Question: I don’t understand why Bill Johnson and Bethel Church in Redding are not classified as a cult (along with Word-Faith). They deny the deity of Christ, they deny the Scriptures and add to and subtract from them, their schools of ministry are lessons in how to operate in the occult and demonology (I was shocked when a friend told me what techniques they used). They are false teachers and wolves in sheep’s clothing. What do you think?
Response: Bill and Brenda Johnson are the Senior Pastors of Bethel Church in Redding, California. Bethel Church is firmly aligned with the Word-Faith movement and identifies with the New Apostolic Reformation (NAR), or the Third Wave Movement with its “prophets,” “apostles,” and alleged manifestions. Bill Johnson is called an “apostle” by C. Peter Wagner (See TBC 5/97, 2/07). His theology has amounted to what some call a “de facto denial of the deity of Christ.”
By this, they are referring to Johnson’s teaching that Christ set aside His deity during His earthly sojourn. Johnson has said, “Jesus was (and is) God. Eternally God. That never changed. But He chose to live with self-imposed restriction while living on earth in the flesh—as a man. In doing so, He defeated sin, temptation, the powers of darkness as a man. We inherit His victory—it was for us. He never sinned!” (Bill Johnson, Facebook 3/21/2011).
If Johnson had stopped at this point, his view of Christ would seem to be biblical—but he didn’t.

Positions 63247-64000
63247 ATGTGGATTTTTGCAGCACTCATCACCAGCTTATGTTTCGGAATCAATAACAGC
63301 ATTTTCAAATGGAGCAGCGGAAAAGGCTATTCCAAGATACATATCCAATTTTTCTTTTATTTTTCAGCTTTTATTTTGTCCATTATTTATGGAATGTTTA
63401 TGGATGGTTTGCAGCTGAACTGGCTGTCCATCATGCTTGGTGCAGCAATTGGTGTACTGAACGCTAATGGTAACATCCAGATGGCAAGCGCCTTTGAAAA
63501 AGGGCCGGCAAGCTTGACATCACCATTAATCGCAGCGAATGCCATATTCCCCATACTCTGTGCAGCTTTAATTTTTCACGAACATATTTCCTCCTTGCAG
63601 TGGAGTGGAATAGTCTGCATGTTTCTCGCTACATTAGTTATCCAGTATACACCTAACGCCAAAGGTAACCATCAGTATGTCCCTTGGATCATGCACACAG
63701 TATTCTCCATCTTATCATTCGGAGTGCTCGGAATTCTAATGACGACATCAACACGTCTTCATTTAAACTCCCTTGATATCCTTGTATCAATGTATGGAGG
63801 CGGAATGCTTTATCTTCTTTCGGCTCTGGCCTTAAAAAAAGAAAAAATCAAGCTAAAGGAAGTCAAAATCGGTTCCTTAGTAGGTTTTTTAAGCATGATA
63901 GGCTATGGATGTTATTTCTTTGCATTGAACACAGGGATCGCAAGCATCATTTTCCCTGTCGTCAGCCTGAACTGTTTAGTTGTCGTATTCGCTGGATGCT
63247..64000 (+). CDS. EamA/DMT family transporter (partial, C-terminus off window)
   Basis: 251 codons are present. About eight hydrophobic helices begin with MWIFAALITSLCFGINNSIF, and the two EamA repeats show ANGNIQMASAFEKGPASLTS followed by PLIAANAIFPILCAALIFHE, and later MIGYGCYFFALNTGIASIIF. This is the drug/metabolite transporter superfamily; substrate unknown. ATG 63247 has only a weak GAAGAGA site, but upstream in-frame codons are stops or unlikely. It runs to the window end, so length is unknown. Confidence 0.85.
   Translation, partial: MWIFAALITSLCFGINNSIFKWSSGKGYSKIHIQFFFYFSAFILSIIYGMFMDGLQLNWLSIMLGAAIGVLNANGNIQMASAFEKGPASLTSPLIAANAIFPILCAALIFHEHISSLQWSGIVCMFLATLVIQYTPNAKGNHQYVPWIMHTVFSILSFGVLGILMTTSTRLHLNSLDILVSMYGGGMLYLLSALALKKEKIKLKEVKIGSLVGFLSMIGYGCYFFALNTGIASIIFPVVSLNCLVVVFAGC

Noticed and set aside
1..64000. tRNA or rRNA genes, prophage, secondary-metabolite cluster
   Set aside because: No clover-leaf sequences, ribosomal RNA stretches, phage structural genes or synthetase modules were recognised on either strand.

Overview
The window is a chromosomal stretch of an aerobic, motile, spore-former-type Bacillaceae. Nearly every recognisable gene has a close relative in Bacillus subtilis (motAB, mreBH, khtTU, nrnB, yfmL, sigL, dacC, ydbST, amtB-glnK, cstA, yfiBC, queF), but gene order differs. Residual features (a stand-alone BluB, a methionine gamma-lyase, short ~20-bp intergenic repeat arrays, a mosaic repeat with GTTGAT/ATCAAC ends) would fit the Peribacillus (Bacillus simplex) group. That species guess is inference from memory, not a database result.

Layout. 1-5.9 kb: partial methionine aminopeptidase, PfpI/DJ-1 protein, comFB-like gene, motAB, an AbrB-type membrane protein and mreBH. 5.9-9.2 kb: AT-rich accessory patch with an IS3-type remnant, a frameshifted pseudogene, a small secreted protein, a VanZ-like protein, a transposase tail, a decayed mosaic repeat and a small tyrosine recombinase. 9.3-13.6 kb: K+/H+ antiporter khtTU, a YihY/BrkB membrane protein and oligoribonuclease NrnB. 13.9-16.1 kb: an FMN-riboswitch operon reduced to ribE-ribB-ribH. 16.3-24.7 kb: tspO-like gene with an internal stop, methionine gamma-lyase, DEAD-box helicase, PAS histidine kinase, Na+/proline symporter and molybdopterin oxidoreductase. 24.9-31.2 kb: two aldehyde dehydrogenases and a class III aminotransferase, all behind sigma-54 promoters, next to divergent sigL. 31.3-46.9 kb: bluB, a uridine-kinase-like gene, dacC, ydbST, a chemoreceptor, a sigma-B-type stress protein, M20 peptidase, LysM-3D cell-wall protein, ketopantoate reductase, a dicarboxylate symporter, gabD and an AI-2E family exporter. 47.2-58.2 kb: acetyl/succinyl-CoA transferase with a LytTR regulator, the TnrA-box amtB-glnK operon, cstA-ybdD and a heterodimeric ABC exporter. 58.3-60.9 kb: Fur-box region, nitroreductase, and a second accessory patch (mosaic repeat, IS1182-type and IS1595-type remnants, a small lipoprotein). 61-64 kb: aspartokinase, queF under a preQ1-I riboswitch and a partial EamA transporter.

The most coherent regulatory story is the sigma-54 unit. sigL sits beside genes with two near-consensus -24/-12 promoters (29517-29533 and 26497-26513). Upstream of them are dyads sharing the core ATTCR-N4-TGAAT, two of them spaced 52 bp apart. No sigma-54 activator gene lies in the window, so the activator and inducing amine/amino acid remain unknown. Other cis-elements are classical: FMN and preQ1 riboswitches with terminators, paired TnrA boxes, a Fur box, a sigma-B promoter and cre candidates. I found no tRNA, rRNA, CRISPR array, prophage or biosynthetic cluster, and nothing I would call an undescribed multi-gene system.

Consequently, that’s not all that he’s taught or all that his followers have said. Speaking of Jesus, Johnson wrote, “He performed miracles, wonders, and signs, as a man in right relationship to God…not as God. If He performed miracles because He was God, then they would be unattainable for us” (Johnson, When Heaven Invades Earth, p. 29). That’s human reasoning, and by implication opens the way for a deification of man.
Johnson’s view of our Lord’s “emptying Himself,” of which the literal meaning is “humbled himself” (Philippians:2:7), aligns very well with the Latter Rain/Word-Faith “little gods” teaching of Kenneth Copeland and others. Johnson has gone on to say, “God gave every believer the power to heal as Jesus did” (Johnson, “You’ve Got the Power,” Charisma Online, March 2012). In line with Word-Faith teaching, Johnson and his followers speak of these presumed abilities in a way that sounds very much like mind science and departs from Scripture.
Though differing from Jehovah’s Witnesses, who deny the deity of Jesus, Johnson’s view of Christ is confusing at best, and he endangers his followers by leading them away from the security of the Word.
Johnson writes, “Those who feel safe because of their intellectual grasp of Scriptures enjoy a false sense of security. None of us has a full grasp of Scripture, but we all have the Holy Spirit. He is our common denominator who will always lead us into truth. But to follow Him, we must be willing to follow off the map—to go beyond what we know” (Johnson, When Heaven, p. 76).
In conclusion, Johnson is advocating extrabiblical revelation. Going “off the map” is forsaking the safety and sufficiency of Scripture.
This book of the law shall not depart out of thy mouth; but thou shalt meditate therein day and night, that thou mayest observe to do according to all that is written therein: for then thou shalt make thy way prosperous, and then thou shalt have good success. (Joshua:1:8)
The human tendency is to focus on experience, which then can lead to a number of problems. The charismatic movement is full of examples of people who did not “prove all things” (1 Thessalonians:5:21), and it eventually led to pride, an attitude of superiority, imitating and covetousness by followers, and ministries full of error and imbalance. The works of God are indeed splendid and hand tailored, but how we handle them must glorify Him and Him alone.